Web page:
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Through Triathlon, Amy Purvis is Living Her American Dream

From a tragic beginning in Vietnam, she’s proving there’s nothing she can’t do—one race at a time.

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“Other people can do it. Why not me?”

That’s the question that got Amy Purvis, a 54-year-old IT manager from Orange, California, into Ironman. “All these other people? They don’t have anything special that I don’t have,” she remembered thinking as she watched the Ironman World Championships on TV for the first time. “I can work hard. If I have the time and commit to it, it’s possible.”

Purvis said that she feels lucky every day to be here, to be an American, and to have the opportunity to toe the line at Saturday’s Ironman St. George—and for good reason. “There are just so many things that could’ve gone the other way,” she said.

A turbulent beginning

Although her triathlon journey didn’t begin until 2018, when she was 49, her story of perseverance began back when she was just a baby living in a small village in Vietnam.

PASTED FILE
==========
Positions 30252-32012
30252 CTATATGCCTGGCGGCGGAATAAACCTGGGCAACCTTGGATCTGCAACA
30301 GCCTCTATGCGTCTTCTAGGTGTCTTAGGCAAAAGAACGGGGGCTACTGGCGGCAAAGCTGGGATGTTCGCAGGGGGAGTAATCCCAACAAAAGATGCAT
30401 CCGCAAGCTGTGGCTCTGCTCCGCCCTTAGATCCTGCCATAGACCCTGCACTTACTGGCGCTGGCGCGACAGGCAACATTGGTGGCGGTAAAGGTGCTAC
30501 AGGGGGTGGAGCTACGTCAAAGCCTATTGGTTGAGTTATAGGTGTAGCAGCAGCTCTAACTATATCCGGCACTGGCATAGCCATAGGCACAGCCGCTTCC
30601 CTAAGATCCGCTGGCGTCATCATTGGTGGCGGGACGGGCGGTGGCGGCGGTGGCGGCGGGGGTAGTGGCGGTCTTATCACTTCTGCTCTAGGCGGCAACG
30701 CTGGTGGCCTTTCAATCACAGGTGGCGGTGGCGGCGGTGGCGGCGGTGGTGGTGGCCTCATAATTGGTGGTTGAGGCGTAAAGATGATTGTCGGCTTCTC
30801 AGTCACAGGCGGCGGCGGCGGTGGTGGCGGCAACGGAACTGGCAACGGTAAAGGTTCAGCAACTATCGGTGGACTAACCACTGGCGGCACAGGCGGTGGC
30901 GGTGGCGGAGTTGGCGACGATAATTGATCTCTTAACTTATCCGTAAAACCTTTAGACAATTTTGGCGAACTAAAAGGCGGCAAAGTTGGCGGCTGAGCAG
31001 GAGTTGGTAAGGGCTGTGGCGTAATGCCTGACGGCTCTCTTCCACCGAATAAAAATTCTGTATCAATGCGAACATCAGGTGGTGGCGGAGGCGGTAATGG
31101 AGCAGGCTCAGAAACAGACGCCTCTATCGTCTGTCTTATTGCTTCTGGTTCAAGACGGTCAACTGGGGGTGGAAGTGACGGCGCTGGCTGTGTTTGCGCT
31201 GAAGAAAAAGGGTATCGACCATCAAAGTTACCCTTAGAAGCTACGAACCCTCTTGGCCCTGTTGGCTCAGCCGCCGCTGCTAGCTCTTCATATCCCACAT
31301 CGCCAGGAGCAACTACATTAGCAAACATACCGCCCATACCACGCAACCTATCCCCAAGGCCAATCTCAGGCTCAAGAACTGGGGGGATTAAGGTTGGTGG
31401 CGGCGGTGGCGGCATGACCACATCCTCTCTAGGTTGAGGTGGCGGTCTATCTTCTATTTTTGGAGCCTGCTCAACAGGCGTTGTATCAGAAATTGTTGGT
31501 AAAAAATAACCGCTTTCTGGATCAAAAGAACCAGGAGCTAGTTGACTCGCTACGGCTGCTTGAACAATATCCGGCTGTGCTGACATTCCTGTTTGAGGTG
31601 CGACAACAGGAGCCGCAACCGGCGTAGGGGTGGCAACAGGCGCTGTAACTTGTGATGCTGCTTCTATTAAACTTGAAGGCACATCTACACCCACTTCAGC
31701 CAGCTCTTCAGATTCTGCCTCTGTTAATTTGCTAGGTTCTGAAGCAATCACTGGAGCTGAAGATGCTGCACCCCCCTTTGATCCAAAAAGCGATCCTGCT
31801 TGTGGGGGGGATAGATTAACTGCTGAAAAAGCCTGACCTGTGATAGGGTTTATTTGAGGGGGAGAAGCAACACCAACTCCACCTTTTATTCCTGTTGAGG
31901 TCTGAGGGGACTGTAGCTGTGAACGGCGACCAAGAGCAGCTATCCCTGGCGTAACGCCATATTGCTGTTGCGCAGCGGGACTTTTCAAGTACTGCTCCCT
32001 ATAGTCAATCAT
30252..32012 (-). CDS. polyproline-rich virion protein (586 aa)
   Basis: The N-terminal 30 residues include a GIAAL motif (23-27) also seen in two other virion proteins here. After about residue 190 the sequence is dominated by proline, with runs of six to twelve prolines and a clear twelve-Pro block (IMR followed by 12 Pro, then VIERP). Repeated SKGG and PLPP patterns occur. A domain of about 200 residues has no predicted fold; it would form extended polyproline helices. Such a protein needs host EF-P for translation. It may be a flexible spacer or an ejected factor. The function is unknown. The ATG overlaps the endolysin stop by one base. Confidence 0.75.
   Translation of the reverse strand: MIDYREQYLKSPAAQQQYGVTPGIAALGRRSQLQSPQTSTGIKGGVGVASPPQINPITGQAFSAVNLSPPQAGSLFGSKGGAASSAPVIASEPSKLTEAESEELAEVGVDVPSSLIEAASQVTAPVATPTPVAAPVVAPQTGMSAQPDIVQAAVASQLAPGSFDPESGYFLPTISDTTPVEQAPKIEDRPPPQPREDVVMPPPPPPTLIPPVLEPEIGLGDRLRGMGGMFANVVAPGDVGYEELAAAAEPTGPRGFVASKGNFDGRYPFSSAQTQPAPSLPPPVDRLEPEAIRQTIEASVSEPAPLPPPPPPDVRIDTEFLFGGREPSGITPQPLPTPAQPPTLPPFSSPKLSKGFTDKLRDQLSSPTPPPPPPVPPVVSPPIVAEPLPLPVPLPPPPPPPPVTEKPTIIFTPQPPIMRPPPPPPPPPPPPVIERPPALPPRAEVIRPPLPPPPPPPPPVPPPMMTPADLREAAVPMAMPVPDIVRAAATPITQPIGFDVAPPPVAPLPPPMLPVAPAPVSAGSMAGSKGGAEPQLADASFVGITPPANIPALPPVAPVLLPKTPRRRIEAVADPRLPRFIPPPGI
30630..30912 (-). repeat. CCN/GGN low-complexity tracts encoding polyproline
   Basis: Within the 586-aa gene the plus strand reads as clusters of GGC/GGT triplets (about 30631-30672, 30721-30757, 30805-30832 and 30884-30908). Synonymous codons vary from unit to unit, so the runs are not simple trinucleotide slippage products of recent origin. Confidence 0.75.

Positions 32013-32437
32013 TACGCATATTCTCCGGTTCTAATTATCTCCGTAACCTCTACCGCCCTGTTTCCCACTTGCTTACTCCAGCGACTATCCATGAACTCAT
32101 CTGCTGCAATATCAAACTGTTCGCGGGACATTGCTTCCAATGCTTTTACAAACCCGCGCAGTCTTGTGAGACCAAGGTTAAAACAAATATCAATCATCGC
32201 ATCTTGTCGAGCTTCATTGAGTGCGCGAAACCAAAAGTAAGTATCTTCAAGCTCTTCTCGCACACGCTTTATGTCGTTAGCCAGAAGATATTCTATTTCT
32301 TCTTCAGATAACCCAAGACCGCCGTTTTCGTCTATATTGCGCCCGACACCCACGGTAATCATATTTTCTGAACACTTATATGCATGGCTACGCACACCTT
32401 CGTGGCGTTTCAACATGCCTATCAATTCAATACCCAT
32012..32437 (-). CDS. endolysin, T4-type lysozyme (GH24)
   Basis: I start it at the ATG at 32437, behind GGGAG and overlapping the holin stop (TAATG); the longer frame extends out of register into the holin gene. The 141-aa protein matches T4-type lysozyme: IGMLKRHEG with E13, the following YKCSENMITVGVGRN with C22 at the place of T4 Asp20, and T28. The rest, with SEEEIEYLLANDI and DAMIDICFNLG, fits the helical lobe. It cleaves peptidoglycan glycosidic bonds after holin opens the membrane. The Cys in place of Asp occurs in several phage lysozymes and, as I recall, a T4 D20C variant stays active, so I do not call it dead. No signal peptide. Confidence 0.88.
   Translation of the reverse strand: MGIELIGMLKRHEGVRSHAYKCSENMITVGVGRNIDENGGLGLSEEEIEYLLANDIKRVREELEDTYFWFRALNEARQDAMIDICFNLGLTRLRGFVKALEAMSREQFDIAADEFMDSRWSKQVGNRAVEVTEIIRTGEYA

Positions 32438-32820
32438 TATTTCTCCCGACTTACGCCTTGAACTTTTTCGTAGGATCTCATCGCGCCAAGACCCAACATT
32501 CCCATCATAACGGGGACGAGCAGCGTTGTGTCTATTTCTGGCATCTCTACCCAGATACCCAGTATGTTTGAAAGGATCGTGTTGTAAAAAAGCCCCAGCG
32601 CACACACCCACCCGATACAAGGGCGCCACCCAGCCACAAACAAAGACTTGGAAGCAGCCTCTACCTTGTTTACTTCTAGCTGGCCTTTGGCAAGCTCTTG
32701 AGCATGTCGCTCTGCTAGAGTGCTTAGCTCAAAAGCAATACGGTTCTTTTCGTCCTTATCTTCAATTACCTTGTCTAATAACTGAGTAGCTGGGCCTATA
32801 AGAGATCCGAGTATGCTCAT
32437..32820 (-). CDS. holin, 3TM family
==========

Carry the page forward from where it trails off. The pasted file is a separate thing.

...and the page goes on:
“The village I was born in, Danang, was between North and South Vietnam,” she said. That village was destroyed in the Tet Offensive of 1968; her parents did not survive the attack, but they managed place her in a hanging basket, which is where she was when American soldiers found her. She was wounded, and still has white pockmarks on her skin from the phosphorus and a large scar on her abdomen, but she survived and was taken to an orphanage.

“The nuns at the orphanage had determined that I’d never be adopted because of my injuries,” Purvis said. “They thought I would stay there, do chores, and become a nun.” But when David, the American Marine who would become her adoptive father, came to the orphanage, it wasn’t her injuries that he noticed, but her spirit.

“He said I threw a football to him, and that my make-up was just different from the other children in the orphanage, that I was special,” she said. “I never forget that I was chosen, that I was given a chance to have a new life. That didn’t happen for thousands of other people from Vietnam.”

Purvis’ indomitable spirit continued as she began her new life in America. “My dad said he put me on a bicycle at two-and-a-half-years old. I never had training wheels—I was just determined to learn to ride a bike,” she said. “There’s never been a question of not being able to do something if I really wanted it. I’ve always worked hard. Sometimes, I’ve done things the hard way, but I’ve been blessed to be able to be successful in what I do.”